For Arm 2b, the same 12 subjects will be administered a combination of a well-characterized kratom product (2 g) by mouth as a tea with an oral probe drug cocktail consisting of dextromethorphan HBr (2, 15 mg liquid capsules; 30 mg total) and midazolam HCl (1.25 mL of 2 mg/mL syrup; 2.5 mg total). Plasma will be collected from 0-12 hours and during a midpoint collection within 5 days of the 24-hour blood collection. Urine will be collected from 0-24 hours.

Drug: Midazolam HCl
Oral syrup, 2 mg/mL

Drug: Dextromethorphan HBr
Oral liquid capsules, 15 mg

Dietary Supplement: Kratom
Kratom (Moon Kratom Yellow Indonesian, lot 51) is supplied as a dry leaf powder in clear plastic bags, each weighing 5 kg. Two g of kratom dry leaf powder will be stirred into 240 mL of hot water to make a tea. The tea will be cooled to 50 degrees Celsius before administration. Subjects will drink the tea within 10 minutes of administration.




Primary Outcome Measures :
  1. Midazolam area under the concentration vs. time curve (AUC) ratio (treatment/control) [ Time Frame: 0-24 hours ]
    Ratio of the area under the plasma concentration time curve (AUC) of midazolam in the presence to absence of kratom.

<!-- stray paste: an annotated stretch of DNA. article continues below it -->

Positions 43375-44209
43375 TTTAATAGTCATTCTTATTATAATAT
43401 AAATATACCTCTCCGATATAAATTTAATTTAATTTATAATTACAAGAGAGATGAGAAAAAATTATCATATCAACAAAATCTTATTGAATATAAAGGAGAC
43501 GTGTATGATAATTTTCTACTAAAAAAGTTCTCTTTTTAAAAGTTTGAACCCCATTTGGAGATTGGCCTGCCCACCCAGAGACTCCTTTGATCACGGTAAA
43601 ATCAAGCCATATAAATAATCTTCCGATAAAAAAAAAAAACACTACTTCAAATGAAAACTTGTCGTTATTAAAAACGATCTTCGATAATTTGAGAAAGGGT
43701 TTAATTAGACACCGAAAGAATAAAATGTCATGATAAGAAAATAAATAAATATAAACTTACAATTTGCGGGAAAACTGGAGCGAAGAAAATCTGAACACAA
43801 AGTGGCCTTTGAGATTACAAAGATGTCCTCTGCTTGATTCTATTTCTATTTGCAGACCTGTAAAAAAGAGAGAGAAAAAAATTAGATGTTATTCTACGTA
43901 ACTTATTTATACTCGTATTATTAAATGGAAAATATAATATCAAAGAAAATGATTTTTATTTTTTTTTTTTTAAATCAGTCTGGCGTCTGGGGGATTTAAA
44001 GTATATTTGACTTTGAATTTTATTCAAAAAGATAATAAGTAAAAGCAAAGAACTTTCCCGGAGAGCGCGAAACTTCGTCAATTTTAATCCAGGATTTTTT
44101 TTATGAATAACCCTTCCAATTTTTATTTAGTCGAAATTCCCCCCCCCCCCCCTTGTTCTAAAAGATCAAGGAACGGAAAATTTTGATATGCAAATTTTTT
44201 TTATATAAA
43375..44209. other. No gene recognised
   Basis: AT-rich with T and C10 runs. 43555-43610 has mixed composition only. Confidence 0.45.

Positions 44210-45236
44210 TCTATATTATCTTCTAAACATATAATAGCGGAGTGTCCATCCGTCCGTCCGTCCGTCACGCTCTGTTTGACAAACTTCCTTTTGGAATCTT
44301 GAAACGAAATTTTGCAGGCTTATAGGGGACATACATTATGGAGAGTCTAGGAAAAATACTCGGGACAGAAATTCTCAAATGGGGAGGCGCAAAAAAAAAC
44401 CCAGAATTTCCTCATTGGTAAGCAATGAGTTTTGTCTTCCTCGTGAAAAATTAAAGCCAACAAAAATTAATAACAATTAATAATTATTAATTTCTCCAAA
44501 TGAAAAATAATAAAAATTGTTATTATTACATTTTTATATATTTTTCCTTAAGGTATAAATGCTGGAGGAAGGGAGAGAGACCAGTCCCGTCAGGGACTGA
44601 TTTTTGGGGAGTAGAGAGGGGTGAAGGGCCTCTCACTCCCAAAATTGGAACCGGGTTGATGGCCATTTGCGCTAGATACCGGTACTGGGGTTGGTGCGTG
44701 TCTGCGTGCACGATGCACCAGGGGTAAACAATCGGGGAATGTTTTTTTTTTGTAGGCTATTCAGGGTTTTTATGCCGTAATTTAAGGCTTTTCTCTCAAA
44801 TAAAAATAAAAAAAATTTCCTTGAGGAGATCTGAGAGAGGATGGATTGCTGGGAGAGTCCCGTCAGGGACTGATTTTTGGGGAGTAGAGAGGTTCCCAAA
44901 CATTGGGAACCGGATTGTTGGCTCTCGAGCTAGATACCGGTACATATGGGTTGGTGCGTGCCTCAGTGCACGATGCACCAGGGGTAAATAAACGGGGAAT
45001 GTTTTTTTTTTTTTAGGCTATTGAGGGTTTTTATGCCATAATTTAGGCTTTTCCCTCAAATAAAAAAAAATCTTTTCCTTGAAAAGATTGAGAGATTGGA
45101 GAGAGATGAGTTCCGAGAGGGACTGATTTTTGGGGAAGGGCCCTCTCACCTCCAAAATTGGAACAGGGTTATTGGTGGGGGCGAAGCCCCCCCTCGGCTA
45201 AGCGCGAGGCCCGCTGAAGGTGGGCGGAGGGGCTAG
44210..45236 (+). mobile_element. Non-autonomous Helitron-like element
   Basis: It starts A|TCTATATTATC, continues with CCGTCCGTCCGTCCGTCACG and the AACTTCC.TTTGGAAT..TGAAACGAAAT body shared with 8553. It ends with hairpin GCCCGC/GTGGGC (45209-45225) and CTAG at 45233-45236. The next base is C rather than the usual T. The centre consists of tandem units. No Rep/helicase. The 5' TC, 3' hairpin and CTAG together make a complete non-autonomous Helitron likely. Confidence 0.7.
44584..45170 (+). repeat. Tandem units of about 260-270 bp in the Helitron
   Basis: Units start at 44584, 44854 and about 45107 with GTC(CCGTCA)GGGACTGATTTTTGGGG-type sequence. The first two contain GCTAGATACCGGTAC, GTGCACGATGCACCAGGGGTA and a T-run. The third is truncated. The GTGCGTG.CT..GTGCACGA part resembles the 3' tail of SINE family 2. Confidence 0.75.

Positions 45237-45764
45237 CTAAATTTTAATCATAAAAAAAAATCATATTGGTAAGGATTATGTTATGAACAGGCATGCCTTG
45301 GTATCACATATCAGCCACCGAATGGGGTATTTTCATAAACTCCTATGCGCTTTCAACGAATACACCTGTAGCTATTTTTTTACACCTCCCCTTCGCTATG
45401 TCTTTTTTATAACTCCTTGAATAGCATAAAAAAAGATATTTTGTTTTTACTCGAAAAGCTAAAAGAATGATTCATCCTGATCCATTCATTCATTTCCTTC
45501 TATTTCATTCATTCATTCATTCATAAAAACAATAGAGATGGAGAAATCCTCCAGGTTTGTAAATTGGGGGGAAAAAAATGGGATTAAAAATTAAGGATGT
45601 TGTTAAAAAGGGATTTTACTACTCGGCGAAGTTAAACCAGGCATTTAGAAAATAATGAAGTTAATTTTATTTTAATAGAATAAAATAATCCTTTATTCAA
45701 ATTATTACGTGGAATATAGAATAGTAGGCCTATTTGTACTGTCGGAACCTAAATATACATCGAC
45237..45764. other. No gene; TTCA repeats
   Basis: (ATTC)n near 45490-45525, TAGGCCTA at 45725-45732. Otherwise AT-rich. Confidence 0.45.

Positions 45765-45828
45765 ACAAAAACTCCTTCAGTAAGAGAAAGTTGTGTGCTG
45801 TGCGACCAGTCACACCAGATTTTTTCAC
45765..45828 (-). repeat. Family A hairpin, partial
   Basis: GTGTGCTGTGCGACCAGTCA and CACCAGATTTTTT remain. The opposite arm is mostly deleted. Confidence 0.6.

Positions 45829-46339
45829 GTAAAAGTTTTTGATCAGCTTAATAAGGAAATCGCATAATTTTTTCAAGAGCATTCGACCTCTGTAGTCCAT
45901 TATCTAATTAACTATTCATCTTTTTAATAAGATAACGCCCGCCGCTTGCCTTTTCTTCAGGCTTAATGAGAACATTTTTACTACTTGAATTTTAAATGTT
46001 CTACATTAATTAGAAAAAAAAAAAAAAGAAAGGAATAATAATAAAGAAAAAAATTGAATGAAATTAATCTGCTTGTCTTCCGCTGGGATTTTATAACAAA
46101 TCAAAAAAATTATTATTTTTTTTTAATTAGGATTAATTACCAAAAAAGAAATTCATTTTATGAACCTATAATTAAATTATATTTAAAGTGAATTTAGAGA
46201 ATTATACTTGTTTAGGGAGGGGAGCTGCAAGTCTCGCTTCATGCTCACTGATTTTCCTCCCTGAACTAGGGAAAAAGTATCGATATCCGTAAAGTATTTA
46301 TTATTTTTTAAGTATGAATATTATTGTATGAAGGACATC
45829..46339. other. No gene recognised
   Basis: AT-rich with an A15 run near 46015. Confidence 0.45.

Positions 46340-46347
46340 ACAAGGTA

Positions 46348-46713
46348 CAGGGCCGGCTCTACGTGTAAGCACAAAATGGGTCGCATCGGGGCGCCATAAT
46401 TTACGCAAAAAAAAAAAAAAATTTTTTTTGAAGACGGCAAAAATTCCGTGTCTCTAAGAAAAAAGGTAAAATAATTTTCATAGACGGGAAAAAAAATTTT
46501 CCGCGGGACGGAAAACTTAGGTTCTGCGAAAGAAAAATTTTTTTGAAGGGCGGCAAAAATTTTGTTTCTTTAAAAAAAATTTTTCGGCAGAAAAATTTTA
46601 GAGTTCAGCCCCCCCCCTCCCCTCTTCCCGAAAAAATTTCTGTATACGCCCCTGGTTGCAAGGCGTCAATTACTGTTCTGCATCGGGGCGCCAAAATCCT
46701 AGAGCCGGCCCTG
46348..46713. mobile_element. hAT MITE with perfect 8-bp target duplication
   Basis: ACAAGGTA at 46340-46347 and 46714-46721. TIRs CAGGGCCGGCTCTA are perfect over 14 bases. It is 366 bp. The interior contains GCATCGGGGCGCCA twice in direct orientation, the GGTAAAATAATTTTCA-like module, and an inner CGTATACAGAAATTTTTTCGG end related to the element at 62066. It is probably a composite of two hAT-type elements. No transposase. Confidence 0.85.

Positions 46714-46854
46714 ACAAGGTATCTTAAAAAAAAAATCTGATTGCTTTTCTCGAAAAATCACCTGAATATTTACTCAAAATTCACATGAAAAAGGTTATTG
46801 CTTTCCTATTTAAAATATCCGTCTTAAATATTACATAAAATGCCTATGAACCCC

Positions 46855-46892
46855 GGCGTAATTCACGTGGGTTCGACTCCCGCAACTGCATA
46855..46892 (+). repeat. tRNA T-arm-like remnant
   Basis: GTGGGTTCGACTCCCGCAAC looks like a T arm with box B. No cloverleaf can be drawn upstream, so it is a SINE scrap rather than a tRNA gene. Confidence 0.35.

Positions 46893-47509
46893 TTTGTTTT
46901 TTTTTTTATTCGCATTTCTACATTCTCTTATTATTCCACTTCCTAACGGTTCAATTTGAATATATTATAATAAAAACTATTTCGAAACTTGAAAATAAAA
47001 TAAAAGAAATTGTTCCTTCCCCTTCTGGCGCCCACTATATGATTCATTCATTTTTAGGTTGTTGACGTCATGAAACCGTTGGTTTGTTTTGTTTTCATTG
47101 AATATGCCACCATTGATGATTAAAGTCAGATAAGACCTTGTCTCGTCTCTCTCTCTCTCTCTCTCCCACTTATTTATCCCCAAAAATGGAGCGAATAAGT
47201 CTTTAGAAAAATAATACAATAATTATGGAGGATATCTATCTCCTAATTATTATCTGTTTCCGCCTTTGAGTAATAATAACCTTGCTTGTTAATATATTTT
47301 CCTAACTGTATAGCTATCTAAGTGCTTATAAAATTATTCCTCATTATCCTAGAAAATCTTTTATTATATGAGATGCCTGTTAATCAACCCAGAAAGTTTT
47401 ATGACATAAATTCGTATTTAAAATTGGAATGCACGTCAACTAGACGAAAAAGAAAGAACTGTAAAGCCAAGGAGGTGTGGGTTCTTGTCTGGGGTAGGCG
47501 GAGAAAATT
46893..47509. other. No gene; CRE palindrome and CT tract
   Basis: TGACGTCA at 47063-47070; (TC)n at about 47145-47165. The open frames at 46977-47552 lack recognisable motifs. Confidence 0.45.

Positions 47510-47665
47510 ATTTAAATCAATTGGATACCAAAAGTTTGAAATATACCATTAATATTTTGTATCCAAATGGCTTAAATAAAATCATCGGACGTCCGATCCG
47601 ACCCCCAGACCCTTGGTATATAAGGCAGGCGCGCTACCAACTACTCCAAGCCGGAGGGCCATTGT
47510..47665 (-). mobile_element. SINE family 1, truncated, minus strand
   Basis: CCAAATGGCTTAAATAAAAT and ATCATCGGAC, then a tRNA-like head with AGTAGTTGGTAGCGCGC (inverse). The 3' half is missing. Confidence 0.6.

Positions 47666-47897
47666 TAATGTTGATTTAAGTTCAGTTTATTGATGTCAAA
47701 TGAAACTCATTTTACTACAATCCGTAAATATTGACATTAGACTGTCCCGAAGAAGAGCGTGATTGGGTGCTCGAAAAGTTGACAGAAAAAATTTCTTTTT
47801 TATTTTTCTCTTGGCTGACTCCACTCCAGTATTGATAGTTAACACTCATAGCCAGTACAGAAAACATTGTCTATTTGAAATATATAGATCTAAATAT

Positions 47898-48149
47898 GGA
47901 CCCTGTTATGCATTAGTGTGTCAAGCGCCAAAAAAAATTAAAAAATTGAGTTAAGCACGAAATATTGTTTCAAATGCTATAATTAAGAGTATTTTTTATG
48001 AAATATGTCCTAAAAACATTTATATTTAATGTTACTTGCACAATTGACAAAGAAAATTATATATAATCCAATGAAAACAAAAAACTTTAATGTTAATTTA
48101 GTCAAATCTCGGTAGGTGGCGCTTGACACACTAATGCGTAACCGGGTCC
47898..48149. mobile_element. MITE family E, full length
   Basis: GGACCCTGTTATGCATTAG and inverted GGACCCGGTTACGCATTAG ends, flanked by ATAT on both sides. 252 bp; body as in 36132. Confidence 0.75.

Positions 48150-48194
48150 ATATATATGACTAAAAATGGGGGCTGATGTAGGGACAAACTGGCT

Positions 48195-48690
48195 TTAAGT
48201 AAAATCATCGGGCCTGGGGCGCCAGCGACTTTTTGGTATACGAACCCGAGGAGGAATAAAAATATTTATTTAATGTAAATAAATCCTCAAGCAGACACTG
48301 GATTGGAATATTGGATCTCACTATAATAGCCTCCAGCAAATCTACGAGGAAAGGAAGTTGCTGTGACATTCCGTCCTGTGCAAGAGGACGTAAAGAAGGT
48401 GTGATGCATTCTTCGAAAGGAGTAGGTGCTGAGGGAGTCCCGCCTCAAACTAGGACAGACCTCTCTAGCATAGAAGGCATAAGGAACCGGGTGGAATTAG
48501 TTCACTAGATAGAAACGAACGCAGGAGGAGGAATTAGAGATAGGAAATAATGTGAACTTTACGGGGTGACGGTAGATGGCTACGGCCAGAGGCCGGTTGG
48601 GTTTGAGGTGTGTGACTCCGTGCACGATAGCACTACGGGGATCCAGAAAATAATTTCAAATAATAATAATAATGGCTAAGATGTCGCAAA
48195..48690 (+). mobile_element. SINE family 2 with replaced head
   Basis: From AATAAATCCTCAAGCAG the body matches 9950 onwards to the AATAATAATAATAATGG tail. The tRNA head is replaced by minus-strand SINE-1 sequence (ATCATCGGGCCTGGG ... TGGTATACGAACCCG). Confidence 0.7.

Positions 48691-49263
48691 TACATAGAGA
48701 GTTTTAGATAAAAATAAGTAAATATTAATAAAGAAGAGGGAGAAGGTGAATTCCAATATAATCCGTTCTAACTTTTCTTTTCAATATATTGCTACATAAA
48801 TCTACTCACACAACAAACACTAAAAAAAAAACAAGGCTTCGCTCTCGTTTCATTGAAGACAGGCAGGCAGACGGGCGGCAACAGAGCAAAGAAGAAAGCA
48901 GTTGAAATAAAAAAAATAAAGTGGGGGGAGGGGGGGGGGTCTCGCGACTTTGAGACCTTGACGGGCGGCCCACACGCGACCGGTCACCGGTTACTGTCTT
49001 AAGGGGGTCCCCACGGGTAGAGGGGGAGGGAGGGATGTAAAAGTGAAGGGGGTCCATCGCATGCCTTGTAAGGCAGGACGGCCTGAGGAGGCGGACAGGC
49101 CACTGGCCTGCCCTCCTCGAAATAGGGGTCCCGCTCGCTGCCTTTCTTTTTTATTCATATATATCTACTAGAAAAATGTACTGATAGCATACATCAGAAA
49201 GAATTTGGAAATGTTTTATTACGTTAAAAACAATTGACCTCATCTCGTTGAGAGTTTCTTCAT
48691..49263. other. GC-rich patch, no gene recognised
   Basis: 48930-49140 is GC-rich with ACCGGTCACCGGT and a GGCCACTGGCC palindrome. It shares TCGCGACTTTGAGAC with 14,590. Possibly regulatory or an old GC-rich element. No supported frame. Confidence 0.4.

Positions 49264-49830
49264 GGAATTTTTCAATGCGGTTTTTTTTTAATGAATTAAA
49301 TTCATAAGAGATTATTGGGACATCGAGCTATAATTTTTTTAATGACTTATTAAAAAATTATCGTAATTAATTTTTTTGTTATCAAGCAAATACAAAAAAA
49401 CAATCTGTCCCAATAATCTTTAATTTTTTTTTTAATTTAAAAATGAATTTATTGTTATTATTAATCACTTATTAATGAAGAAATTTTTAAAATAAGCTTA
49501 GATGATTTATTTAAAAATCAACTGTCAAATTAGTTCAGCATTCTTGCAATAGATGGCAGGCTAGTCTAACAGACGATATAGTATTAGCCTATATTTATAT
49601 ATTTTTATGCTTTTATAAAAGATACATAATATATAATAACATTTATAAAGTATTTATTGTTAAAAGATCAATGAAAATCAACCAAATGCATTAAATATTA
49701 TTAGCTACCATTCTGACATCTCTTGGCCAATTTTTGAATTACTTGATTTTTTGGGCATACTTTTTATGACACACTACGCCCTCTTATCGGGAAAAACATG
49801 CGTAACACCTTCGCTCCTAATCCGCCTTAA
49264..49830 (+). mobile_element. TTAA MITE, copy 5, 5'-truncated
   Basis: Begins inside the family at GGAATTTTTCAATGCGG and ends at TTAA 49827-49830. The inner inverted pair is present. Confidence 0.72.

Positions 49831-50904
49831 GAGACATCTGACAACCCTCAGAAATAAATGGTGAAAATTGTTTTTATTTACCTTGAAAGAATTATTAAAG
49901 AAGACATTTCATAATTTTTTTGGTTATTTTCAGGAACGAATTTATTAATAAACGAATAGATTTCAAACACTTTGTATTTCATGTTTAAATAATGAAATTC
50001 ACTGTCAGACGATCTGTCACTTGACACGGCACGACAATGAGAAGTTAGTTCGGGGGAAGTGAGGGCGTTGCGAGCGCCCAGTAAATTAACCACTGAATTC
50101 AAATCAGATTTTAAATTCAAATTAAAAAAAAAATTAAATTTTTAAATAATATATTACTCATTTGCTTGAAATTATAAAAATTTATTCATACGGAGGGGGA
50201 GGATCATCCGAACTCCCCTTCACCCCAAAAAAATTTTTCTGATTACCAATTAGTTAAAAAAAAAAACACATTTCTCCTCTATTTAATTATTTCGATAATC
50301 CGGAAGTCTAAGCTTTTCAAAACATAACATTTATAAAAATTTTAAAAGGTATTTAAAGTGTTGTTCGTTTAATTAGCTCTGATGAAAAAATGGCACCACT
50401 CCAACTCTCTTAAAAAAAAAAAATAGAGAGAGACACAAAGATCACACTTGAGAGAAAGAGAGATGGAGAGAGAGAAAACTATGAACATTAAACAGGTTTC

Secondary Outcome Measures :
  1. Dextromethorphan area under the concentration vs. time curve (AUC) ratio (treatment/control) [ Time Frame: 0-24 hours ]
    Ratio of the area under the plasma concentration time curve (AUC) of dextromethorphan in the presence to absence of kratom.

  2. Kratom constitutent area under the concentration vs. time curve (AUC) [ Time Frame: 0-24 hours ]
    Area under the concentration vs. time curve (AUC) of kratom constituents.

  3. Midazolam and dextromethorphan Cmax ratio (treatment/control) [ Time Frame: 0-24 hours ]
    Ratio of the maximum plasma concentration (Cmax) of midazolam or dextromethorphan in the presence to absence of kratom.

  4. Kratom constituent Cmax [ Time Frame: 0-24 hours ]
    Maximum plasma concentration of kratom constituents.

  5. Midazolam, dextromethorphan, and kratom constituent half-life [ Time Frame: 0-24 hours ]
    Time to reach one-half of the concentration of midazolam, dextromethorphan, and kratom constituent.

  6. Midazolam, dextromethorphan, and kratom constituent Tmax [ Time Frame: 0-24 hours ]
    Time to reach maximum plasma concentration (Cmax) of midazolam, dextromethorphan, and kratom constituent.



Information from the National Library of Medicine